Johnson was decided June 26, 2015. Under 28 U.S.C. § 2255(f)(3), inmates have one year from that date to file for relief as a result of Johnson’s holding. That one-year period runs from last summer, not from whatever date in the future that Johnson is held to be retroactive. Dodd v. United States, 545 U.S. 353 (2005).
So a lot of people who need permission to file a second-and-successive 2255 motion are filing now, to get in line for approval whenever Welch is decided. However, 28 U.S.C. § 2244(b)(3)(D) says a Court of Appeals “shall grant or deny the authorization to file a second-or-successive application not later than 30 days after the filing of the motion.” So if someone files now, the Court would have to act the motion before the Supreme Court decides Welch, meaning that the second-or-successive application is doomed.
That is, it’s doomed unless – as the 11th Circuit held last week – “shall” doesn’t really mean “shall.” Citing a Supreme Court decision about a different statute, the 11th Circuit said “[t]hough ‘shall’ generally means ‘must,’ legal writers sometimes use . . . ‘shall’ to mean ‘should,’ ‘will,’ or even ‘may’ … We hold that ‘shall’ in § 2244(b)(3)(D) indicates a preference for a decision within 30 days but does not mean ‘must’ in all circumstances.”
Seven other circuits have held the same. Only the 3rd, 5th, 8th and D.C. circuits are excluded, because the question has not yet arisen there.
In re Anthony Johnson, Case No. 16-10011 (11th Cir. Feb. 26, 2016)
COULD SUPREME COURT NOMINEE BATTLE HELP PASS CRIMINAL REFORM?
The Sentencing Reform and Corrections Act of 2015 (which some call “Sriracha”) now before the Senate as S. 2123, and before the House as H.R. 3713, did not advance last week. H.R. 3713 picked up two more cosponsors, Democrats, from Ohio, Illinois and Florida. The Senate bill remains at 28 cosponsors, while the House measure has 59.
However, Sen. Mike Lee (R-Utah), one of the sponsors of Sriracha, suggested in the conservative Daily Signal recently that the Senate fight over the next Supreme Court nominee could help the chances of a criminal justice reform overhaul passing Congress this year. Sen. Lee said, “We in the Senate naturally want to find areas where there is significant bipartisan agreement, and this is one of them. The fact we disagree in some areas makes it much more important for us to pass bills like the Sentencing Reform and Corrections Act, and in that respect, it makes it more likely we will.”
Former Attorney General Michael Mukasey – already a Sriracha supporter – wrote last week in The Hill, a newspaper covering Congress, that he was one of “the original supporters of the 1990s ‘tough on crime’ laws. After decades of enforcing them, I … now recognize many provisions, like overly harsh sentencing, went too far … The Sentencing Reform and Corrections Act recalibrates sentencing policy to meet the needs of the 21st century. Lowering mandatory minimum sentences for low-level crimes will reduce unnecessary incarceration. This will allow us to better direct law enforcement resources to arresting, prosecuting, and punishing the most serious and violent criminals.”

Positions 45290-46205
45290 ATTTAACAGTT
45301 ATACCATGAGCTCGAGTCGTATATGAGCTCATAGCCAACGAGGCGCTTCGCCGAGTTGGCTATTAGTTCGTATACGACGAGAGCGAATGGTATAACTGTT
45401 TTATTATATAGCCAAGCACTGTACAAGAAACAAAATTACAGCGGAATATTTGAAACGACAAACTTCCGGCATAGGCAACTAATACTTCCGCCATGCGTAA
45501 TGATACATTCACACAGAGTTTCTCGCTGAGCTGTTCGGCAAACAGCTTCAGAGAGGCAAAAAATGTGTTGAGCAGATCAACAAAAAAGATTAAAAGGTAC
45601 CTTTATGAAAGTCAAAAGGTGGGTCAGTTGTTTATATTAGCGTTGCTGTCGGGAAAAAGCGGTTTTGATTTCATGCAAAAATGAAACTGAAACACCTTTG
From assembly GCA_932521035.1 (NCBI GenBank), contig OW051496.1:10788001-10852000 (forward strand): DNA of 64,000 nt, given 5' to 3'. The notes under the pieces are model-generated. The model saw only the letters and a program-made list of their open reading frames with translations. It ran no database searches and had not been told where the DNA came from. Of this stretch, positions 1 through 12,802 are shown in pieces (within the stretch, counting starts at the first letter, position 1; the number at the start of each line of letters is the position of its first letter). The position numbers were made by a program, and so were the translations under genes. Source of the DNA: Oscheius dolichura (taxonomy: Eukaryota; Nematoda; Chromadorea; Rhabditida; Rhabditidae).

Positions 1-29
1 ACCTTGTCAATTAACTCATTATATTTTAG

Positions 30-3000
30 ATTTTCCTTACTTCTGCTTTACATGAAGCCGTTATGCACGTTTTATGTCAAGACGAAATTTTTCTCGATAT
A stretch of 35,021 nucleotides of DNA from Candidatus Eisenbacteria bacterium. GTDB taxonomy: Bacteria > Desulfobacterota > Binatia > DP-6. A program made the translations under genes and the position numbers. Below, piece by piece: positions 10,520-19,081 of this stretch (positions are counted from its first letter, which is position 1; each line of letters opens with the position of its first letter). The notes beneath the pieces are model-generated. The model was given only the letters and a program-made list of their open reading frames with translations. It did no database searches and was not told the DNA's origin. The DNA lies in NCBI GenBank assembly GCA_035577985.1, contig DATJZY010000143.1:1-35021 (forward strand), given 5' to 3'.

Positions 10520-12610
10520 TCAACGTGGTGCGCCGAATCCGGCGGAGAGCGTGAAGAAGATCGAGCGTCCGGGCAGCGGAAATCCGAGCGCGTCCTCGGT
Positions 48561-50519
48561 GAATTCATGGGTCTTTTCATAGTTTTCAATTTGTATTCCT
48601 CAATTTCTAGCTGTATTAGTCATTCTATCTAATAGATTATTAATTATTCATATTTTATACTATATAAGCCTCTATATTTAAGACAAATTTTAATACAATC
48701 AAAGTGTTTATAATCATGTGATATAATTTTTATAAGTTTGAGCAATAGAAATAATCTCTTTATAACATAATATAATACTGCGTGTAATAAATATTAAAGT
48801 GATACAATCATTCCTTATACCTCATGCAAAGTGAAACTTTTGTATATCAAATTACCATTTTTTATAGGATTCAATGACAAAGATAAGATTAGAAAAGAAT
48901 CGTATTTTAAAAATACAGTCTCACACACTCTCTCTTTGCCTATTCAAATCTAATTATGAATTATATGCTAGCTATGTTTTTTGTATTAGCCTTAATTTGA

The Sunlight Foundation, an organization that monitors Congressional lobbying, reported last week that nearly 30 organizations spent over $27 million to influence Sriracha in 2015. The groups included the National Association of Assistant United States Attorneys – which paid a lobbyist $60,000 last year to fight Sriracha – and others like the American Civil Liberties Union, NAACP, Starbucks, Gun Owners of America and the United Methodist Church. Sunlight Foundation said, “Due to vague disclosure laws, it is impossible to pinpoint exactly how much these groups are spending to specifically influence the Sentencing Reform Act. But we do know these organizations are powerful players in Washington …”
Much of the recent battle over criminal justice reform has centered around Republican attempts to strengthen the mens rea requirement. Writing in the National Law Journal last week, two experienced criminal defense attorneys said “it may come as a surprise to many in the bar, but some legislators in Congress, at the strong urging of federal prosecutors and even members of the media, are balking at bipartisan legislation aimed at ensuring a default intent requirement kicks in where a federal criminal law’s intent requirement, or mens rea, is unclear or absent. The question of intent, of course, is always crucial. That is one important experience we have witnessed in our combined 55 years as criminal defense lawyers. From working as appointed counsel for the poor, to representing people accused of every sort of crime, we have seen first-hand the steady erosion of the intent requirement.”
Legal Information Services Associates provides research and drafting services to lawyers and inmates. With over 20 years experience in post-conviction motions and sentence modification strategy, we provide services on everything from direct appeals to habeas corpus to sentence reduction motions to halfway house and home confinement placement. If we can help you, we’ll tell you that. If what you want to do is futile, we’ll tell you that, too.